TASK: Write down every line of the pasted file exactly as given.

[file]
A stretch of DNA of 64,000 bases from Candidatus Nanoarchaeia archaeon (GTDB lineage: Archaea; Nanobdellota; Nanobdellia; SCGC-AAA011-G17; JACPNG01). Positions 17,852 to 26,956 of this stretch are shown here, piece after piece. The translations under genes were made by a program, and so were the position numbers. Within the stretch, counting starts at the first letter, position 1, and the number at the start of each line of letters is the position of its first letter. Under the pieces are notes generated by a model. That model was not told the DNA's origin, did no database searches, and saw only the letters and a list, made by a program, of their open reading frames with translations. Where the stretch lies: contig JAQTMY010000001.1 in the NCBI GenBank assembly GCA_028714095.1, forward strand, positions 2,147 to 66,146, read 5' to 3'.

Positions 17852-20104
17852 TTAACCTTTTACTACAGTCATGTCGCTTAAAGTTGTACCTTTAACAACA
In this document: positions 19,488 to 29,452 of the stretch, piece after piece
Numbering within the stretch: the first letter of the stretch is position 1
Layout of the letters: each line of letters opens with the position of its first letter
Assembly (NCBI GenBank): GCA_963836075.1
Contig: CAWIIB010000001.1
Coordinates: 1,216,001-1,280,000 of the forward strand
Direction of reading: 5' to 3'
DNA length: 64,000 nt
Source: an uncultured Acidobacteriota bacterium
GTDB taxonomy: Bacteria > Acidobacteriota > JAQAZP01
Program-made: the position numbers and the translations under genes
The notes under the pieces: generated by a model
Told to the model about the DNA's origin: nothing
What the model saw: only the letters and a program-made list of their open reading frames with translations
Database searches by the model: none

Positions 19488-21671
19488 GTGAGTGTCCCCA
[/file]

A stretch of DNA of 64,000 bases from Candidatus Nanoarchaeia archaeon (GTDB lineage: Archaea; Nanobdellota; Nanobdellia; SCGC-AAA011-G17; JACPNG01). Positions 17,852 to 26,956 of this stretch are shown here, piece after piece. The translations under genes were made by a program, and so were the position numbers. Within the stretch, counting starts at the first letter, position 1, and the number at the start of each line of letters is the position of its first letter. Under the pieces are notes generated by a model. That model was not told the DNA's origin, did no database searches, and saw only the letters and a list, made by a program, of their open reading frames with translations. Where the stretch lies: contig JAQTMY010000001.1 in the NCBI GenBank assembly GCA_028714095.1, forward strand, positions 2,147 to 66,146, read 5' to 3'.

Positions 17852-20104
17852 TTAACCTTTTACTACAGTCATGTCGCTTAAAGTTGTACCTTTAACAACA
In this document: positions 19,488 to 29,452 of the stretch, piece after piece
Numbering within the stretch: the first letter of the stretch is position 1
Layout of the letters: each line of letters opens with the position of its first letter
Assembly (NCBI GenBank): GCA_963836075.1
Contig: CAWIIB010000001.1
Coordinates: 1,216,001-1,280,000 of the forward strand
Direction of reading: 5' to 3'
DNA length: 64,000 nt
Source: an uncultured Acidobacteriota bacterium
GTDB taxonomy: Bacteria > Acidobacteriota > JAQAZP01
Program-made: the position numbers and the translations under genes
The notes under the pieces: generated by a model
Told to the model about the DNA's origin: nothing
What the model saw: only the letters and a program-made list of their open reading frames with translations
Database searches by the model: none

Positions 19488-21671
19488 GTGAGTGTCCCCA